Hip fracture predicts subsequent hip fracture: a retrospective observational study to support a call to early hip fracture prevention efforts in post-fracture patients
Osteoporos Int. 2021 Aug 11;1-10.
Purpose: This large retrospective cohort study aimed to provide hip fracture data, in the context of other fractures, to help inform efforts related to hip fracture prevention focusing on post-fracture patients.
Methods: A cohort of 115,776 patients (72.3% female) aged > 65 (median age 81) with an index fracture occurring at skeletal sites related to age-related bone loss between January 1, 2011, and March 31, 2015, was identified using health services data from Ontario, Canada, and followed until March 31, 2017.
Results: Hip fracture was the most common second fracture (27.8%), occurring in ≥ 19% of cases after each index fracture site and most frequently (33.0%) after hip index fracture. Median time to a second fracture of the hip was ~ 1.5 years post-index event. Patients with index hip fracture contributed the most to fracture-related initial surgeries (64.1%) and post-surgery complications (71.9%) and had the second-highest total mean healthcare cost per patient in the first year after index fracture ($62,793 ± 44,438). One-year mortality (any cause) after index hip fracture was 26.2% vs. 15.9% in the entire cohort, and 25.9% after second hip fracture.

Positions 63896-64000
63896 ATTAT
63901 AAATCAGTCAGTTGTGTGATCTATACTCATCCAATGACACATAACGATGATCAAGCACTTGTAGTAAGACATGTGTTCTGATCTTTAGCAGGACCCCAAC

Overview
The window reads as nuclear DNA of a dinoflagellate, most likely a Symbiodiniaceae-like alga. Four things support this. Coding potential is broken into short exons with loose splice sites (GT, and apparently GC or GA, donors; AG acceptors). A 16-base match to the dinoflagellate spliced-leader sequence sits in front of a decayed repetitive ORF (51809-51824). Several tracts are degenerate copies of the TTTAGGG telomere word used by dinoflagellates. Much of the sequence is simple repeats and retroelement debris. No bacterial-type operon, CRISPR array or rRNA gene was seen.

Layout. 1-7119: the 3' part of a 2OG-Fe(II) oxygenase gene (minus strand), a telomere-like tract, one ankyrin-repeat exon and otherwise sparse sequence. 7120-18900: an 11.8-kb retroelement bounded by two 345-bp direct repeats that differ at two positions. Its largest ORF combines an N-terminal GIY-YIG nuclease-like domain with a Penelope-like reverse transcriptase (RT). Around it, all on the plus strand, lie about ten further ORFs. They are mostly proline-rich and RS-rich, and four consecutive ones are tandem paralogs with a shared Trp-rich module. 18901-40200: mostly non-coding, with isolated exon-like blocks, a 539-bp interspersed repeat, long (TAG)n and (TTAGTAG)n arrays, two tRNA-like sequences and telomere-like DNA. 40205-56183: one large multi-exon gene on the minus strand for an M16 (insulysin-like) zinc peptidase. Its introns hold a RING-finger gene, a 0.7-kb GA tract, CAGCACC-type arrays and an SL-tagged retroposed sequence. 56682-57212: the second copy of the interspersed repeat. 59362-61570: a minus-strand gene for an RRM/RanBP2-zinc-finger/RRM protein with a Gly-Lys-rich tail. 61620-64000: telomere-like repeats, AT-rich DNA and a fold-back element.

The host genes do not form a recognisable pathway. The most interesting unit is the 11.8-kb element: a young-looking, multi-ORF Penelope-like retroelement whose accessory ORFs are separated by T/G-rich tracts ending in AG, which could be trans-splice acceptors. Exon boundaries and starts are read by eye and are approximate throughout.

Conclusion: A second fracture at the hip was observed in one in four patients after any index fracture and in one in three patients with an index hip fracture, on average within 1.5 years. Index hip fracture was associated with high mortality and post-surgery complication rates and healthcare costs relative to other fractures. These data support focusing on early hip fracture prevention efforts in post-fracture patients.